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Importance of MAP kinases during protoperithecial morphogenesis in Neurospora crassa.

TitleImportance of MAP kinases during protoperithecial morphogenesis in Neurospora crassa.
Publication TypeJournal Article
Year of Publication2012
AuthorsLichius A, Lord KM, Jeffree CE, Oborny R, Boonyarungsrit P, Read ND
JournalPLoS One
Volume7
Issue8
Paginatione42565
Date Published2012
ISSN1932-6203
KeywordsCell Adhesion, Extracellular Matrix, Fruiting Bodies, Fungal, Gene Deletion, Genotype, Hyphae, Mitogen-Activated Protein Kinases, Morphogenesis, Mutation, Neurospora crassa, Phenotype, Protein Transport, Signal Transduction
Abstract

In order to produce multicellular structures filamentous fungi combine various morphogenetic programs that are fundamentally different from those used by plants and animals. The perithecium, the female sexual fruitbody of Neurospora crassa, differentiates from the vegetative mycelium in distinct morphological stages, and represents one of the more complex multicellular structures produced by fungi. In this study we defined the stages of protoperithecial morphogenesis in the N. crassa wild type in greater detail than has previously been described; compared protoperithecial morphogenesis in gene-deletion mutants of all nine mitogen-activated protein (MAP) kinases conserved in N. crassa; confirmed that all three MAP kinase cascades are required for sexual development; and showed that the three different cascades each have distinctly different functions during this process. However, only MAP kinases equivalent to the budding yeast pheromone response and cell wall integrity pathways, but not the osmoregulatory pathway, were essential for vegetative cell fusion. Evidence was obtained for MAP kinase signaling cascades performing roles in extracellular matrix deposition, hyphal adhesion, and envelopment during the construction of fertilizable protoperithecia.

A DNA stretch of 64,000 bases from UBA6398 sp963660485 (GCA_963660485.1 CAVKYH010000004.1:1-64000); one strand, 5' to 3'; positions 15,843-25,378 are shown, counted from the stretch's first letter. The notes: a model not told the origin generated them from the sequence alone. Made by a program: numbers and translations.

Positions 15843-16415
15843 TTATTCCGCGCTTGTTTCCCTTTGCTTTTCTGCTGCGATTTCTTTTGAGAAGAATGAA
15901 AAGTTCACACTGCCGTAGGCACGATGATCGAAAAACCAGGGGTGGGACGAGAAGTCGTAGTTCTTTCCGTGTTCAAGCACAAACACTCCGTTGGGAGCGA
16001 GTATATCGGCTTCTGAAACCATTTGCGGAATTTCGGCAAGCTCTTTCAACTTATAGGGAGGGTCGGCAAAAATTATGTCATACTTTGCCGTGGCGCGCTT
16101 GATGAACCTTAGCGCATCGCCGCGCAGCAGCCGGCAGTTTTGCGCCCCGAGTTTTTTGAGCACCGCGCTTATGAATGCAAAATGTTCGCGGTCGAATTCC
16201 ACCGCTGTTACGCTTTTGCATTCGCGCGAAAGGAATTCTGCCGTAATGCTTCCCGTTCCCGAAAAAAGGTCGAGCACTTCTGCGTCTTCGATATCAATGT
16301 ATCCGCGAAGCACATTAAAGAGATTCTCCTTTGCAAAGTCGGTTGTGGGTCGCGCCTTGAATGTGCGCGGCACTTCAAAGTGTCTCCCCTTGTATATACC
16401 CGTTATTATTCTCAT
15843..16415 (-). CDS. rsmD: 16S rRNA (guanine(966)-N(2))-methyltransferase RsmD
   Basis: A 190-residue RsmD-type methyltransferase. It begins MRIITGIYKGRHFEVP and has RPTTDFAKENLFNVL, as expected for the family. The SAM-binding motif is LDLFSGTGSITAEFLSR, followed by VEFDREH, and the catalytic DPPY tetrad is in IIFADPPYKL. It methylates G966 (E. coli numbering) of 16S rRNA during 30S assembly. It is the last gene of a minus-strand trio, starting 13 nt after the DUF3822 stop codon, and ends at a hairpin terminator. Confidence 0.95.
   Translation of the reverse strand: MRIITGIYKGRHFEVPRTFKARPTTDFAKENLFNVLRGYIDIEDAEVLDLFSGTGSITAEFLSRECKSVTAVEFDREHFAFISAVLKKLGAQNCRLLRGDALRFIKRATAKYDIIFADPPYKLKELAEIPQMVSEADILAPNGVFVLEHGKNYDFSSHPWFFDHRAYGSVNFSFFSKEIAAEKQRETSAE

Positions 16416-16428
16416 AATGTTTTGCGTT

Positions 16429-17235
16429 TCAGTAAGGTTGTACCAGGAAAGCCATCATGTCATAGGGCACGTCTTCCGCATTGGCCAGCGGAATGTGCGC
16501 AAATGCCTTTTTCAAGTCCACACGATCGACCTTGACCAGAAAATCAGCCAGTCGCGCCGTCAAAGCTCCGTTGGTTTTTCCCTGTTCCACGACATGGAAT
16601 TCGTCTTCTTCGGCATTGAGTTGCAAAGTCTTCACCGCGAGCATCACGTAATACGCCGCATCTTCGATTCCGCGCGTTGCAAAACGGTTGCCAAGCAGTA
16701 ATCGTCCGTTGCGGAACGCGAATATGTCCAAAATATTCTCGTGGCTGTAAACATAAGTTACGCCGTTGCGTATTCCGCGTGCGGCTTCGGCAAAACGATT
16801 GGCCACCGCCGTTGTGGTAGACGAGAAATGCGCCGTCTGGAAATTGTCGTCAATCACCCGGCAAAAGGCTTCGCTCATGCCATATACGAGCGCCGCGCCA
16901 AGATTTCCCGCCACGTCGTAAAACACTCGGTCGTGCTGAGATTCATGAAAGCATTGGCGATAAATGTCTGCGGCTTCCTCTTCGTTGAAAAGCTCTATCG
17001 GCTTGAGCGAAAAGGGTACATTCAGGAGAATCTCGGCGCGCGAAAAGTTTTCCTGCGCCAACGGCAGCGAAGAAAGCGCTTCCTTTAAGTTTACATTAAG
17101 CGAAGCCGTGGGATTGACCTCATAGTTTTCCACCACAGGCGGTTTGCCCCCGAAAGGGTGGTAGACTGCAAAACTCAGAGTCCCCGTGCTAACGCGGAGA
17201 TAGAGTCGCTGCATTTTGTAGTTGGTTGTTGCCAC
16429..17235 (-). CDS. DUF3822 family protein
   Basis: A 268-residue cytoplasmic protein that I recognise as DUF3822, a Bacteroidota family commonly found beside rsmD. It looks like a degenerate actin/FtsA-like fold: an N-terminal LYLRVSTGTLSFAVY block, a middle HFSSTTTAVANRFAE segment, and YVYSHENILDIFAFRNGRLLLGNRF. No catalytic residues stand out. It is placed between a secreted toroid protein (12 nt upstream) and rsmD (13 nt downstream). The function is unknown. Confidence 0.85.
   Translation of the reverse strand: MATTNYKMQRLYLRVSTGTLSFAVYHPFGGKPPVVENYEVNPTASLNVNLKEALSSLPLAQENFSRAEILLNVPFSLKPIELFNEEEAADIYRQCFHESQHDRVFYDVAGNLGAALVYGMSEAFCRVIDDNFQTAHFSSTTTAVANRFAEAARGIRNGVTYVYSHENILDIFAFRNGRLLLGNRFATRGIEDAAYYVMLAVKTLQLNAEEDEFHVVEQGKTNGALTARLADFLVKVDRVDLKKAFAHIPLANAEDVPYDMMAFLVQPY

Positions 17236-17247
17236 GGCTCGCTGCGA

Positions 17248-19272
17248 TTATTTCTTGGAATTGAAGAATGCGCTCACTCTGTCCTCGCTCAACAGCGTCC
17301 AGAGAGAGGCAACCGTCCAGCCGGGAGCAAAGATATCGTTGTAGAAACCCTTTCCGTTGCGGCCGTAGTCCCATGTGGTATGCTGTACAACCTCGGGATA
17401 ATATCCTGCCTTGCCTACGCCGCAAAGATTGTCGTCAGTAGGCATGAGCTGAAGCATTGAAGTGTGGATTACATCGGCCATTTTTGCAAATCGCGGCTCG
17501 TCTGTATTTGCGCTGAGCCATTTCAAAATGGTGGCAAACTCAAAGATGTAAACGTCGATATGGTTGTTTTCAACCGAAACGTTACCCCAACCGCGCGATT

DOI10.1371/journal.pone.0042565
Alternate JournalPLoS ONE
PubMed ID22900028
PubMed Central IDPMC3416862
Grant ListBB/E010741/1 / / Biotechnology and Biological Sciences Research Council / United Kingdom
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